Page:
Since April of this year (2015), legislation has been introduced in the UK to encourage shared parental leave (SPL) to enable parents to take time off with their new children (including adoption). These new rules mean that leave can be taken in blocks, and crucially can be shared between the eligible parties meaning that fathers (or mothers in same sex couples etc) are now more able to take more substantial periods of leave to be with their child.
This week, Virgin announced that they as a company are embracing these new rules on SPL, and announced that they will support 52 weeks of shared leave with full pay (level of pay dependent on time served at Virgin) for employees as part of their wider strategies for health and wellbeing in the company. Richard Branson is quoted as saying:
“As a father and now a granddad to three wonderful grandchildren, I know how magical the first year of a child’s life is but also how much hard work it takes. I’m delighted that we can offer this support to our staff so that they can enjoy parental leave to the full as we continue our work in changing business for good.”
Therefore for Branson, parenting is important, but business being more person centred and family friendly appears to also be part of the public adoption of these new rules around SPL by Virgin.
Whilst moves such as Virgin’s are positive in terms of encouraging men to enjoy time at home with their children in the weeks and months after birth or adoption, the broader picture in the UK about shared parental leave appears more gloomy. The affordability of SPL for most, if they are not receiving full pay as some at Virgin will be enabled to do, means that SPL is a ‘nice to have’ but not a ‘we can do’ for many families. Prior to the introduction of the new legislation, the government was predicting take up of just 2% of SPL among fathers, with finance seemingly a block for many in the practicalities of SPL.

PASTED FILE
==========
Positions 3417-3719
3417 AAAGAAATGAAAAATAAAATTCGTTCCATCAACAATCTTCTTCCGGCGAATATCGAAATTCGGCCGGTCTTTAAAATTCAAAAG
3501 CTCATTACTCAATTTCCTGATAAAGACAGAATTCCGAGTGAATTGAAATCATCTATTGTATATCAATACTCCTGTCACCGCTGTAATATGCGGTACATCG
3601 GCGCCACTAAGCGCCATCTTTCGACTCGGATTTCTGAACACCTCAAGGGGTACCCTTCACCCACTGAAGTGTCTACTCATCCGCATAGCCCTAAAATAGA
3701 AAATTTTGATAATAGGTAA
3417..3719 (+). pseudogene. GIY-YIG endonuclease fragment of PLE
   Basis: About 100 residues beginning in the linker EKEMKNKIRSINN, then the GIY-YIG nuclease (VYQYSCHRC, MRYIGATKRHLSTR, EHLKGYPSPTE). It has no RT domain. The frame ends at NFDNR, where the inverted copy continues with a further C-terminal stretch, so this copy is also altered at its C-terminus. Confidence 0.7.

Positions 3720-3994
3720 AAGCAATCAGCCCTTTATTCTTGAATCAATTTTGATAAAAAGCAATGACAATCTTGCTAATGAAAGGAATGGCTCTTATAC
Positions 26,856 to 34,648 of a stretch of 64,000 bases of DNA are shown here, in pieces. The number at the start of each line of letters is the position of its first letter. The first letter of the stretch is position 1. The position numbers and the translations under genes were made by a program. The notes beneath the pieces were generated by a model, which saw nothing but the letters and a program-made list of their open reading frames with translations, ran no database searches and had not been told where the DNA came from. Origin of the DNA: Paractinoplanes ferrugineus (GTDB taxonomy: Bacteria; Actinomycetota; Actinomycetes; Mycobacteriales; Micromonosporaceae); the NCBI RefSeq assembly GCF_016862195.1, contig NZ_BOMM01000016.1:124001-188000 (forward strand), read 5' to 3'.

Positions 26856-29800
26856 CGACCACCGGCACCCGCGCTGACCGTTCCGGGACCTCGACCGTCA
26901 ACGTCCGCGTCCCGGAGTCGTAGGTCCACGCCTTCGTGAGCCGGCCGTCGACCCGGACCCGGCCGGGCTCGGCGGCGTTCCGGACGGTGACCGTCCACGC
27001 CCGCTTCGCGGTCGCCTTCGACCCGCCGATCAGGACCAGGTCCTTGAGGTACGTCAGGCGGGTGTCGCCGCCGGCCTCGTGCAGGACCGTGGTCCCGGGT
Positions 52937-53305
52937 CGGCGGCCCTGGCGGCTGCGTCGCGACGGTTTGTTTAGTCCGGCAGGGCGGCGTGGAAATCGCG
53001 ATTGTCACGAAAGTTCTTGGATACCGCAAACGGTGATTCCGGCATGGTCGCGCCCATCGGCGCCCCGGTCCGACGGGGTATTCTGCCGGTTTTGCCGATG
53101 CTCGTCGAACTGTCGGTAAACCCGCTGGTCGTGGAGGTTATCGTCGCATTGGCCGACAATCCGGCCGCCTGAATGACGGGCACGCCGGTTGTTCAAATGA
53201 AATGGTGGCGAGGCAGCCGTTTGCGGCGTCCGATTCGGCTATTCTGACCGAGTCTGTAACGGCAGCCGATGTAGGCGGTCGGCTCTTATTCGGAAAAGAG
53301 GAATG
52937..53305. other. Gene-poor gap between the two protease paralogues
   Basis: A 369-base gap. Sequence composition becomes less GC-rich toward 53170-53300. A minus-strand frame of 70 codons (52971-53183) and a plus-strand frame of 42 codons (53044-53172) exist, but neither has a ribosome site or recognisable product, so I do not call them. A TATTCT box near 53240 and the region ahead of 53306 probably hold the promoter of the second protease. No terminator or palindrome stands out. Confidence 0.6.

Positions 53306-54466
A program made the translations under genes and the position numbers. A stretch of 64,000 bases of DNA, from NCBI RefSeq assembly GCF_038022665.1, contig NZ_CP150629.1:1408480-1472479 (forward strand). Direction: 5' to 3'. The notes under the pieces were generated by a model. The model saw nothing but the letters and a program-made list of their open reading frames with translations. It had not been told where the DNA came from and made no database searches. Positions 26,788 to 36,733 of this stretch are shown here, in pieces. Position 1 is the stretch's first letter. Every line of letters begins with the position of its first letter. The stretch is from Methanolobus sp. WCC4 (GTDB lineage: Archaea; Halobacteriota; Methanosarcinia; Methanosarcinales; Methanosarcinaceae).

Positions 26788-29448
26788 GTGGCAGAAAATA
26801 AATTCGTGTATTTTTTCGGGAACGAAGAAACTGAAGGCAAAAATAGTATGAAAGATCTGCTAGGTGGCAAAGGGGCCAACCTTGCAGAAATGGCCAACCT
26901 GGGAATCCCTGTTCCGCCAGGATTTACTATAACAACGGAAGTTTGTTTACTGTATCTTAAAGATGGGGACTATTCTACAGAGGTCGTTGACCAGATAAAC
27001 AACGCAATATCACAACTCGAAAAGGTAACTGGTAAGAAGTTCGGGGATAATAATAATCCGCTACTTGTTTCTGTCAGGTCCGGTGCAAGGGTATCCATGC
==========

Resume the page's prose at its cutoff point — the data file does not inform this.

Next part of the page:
There are also other crucial cultural factors about particularly men taking leave with their children, whilst refreshing to see media coverage of ‘stay at home’ dads, and of men speaking positively of their experience of being the ‘primary caregiver’, many of the dads featured in this Times article noted the structural and cultural barriers they faced in being at home with their children. Tales of men being unwelcome at children’s centres, cafes being labelled as ‘mummy friendly’ and the difficulty of infiltrating what appears to be a heavily gendered landscape of playdates and children’s groups, does not perhaps make the possibility of SPL more appealing to men. Whilst groups such as Dads Rock offer a fantastic opportunity for men to attend a playgroup setting designed around fathers, such groups are not available to all fathers in all areas.
The picture of the culture of men as fathers in other countries, particularly Scandinavia, appears stark in contrast to the UK. Recently Sweden announced that men would receive 3 months paternity leave (full pay) rather than the current 2 if new legislation is passed in the Swedish parliament in the autumn. This new proposal is just part of Sweden’s parental leave policies, which includes a ‘daddy quota’ to encourage men to take leave with their children. Similarly, as Helen Russell demonstrated in her recent interesting article about fatherhood in Denmark, the culture for fathers is different in Denmark, with shared parenting and taking shared parental leave more normalised within the structure and culture of Danish society.
Importantly Russell noted that men who take shared leave to be with their children have better relationships with their children and fathers are just as capable at caregiving as mothers. This is then positive for both parents, and children. Whilst legislation might have moved in the right direction in the UK and the support of big companies such as Virgin, adds an important positive affirmation to the notion of SLP being a good thing for workers and their families, the structural and cultural set up of the UK in supporting fathers still perhaps has some way to go.